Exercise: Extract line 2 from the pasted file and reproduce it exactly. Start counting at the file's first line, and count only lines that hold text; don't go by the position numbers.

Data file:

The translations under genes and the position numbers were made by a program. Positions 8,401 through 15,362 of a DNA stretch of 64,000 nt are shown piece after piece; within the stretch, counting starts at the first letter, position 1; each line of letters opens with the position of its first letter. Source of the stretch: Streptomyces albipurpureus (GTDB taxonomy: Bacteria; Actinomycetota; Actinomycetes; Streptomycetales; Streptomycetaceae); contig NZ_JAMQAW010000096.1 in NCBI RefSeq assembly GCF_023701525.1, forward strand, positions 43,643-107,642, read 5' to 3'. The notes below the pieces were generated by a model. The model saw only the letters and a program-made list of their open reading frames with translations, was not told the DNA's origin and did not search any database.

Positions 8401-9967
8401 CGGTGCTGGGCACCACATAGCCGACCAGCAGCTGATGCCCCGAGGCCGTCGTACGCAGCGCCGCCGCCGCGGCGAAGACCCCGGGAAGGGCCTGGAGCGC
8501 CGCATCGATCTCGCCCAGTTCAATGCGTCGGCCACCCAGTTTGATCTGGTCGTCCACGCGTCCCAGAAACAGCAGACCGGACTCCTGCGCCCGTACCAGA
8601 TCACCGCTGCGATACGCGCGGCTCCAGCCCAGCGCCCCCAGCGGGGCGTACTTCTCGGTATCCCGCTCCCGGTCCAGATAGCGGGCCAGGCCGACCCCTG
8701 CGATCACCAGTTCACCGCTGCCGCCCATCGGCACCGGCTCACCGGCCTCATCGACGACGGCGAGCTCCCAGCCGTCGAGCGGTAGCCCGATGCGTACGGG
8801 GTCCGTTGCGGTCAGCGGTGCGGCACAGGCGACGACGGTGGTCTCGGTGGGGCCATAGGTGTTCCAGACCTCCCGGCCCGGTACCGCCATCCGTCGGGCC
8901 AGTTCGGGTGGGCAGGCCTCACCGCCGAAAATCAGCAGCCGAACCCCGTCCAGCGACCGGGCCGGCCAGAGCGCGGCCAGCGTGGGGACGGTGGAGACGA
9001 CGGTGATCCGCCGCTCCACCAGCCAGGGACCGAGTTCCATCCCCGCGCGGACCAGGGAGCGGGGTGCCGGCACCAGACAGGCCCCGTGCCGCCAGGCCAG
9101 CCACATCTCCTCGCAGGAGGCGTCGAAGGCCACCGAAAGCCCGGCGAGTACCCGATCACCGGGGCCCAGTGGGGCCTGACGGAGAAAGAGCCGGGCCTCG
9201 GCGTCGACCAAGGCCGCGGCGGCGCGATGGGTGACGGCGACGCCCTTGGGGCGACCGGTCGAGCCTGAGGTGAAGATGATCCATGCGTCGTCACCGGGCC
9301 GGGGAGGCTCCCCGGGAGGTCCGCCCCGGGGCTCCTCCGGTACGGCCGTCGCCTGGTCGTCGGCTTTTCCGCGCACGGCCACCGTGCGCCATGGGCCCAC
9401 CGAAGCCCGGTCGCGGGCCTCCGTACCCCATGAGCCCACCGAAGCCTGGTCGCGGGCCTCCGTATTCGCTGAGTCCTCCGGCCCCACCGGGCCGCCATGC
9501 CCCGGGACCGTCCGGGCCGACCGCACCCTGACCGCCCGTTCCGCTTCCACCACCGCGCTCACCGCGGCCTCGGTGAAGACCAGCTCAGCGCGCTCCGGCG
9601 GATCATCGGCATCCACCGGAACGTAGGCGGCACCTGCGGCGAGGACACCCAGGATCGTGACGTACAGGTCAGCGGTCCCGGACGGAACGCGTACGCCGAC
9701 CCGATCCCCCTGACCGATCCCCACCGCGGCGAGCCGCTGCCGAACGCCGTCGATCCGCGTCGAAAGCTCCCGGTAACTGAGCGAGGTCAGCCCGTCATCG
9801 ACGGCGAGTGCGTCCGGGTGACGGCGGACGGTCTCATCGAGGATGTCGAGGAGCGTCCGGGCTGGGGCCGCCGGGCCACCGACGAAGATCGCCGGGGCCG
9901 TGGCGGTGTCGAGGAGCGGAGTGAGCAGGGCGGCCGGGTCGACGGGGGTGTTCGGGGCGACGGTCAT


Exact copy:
Positions 8401-9967